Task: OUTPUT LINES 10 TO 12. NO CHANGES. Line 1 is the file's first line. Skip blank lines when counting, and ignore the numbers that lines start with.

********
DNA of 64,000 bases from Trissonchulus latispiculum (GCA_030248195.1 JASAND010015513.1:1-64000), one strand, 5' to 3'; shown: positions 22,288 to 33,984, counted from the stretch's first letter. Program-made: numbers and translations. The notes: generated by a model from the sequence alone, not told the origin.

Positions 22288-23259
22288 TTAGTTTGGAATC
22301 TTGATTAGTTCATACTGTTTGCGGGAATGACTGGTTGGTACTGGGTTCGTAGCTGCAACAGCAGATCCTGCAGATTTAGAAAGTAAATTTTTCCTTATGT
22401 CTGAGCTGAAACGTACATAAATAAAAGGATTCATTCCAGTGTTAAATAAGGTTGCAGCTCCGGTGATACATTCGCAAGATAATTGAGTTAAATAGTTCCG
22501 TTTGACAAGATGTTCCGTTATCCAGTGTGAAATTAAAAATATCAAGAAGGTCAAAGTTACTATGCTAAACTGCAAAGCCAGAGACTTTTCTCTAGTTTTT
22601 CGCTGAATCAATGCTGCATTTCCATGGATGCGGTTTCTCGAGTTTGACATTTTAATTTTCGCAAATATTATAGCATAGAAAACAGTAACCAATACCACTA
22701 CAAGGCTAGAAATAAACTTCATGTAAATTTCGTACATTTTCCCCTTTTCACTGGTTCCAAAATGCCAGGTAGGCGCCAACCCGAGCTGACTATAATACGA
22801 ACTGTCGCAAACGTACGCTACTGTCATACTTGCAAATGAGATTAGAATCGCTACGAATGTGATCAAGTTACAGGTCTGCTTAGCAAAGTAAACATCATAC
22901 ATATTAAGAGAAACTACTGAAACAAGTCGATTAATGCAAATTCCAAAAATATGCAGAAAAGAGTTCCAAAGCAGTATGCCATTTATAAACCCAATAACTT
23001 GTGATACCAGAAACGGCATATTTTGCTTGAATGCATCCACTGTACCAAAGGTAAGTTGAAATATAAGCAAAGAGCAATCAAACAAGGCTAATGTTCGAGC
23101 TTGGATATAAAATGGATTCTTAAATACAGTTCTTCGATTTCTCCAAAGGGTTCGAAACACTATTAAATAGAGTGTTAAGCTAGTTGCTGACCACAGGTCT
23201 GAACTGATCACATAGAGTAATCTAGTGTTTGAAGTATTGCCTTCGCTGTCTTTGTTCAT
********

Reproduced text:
22901 ATATTAAGAGAAACTACTGAAACAAGTCGATTAATGCAAATTCCAAAAATATGCAGAAAAGAGTTCCAAAGCAGTATGCCATTTATAAACCCAATAACTT
23001 GTGATACCAGAAACGGCATATTTTGCTTGAATGCATCCACTGTACCAAAGGTAAGTTGAAATATAAGCAAAGAGCAATCAAACAAGGCTAATGTTCGAGC
23101 TTGGATATAAAATGGATTCTTAAATACAGTTCTTCGATTTCTCCAAAGGGTTCGAAACACTATTAAATAGAGTGTTAAGCTAGTTGCTGACCACAGGTCT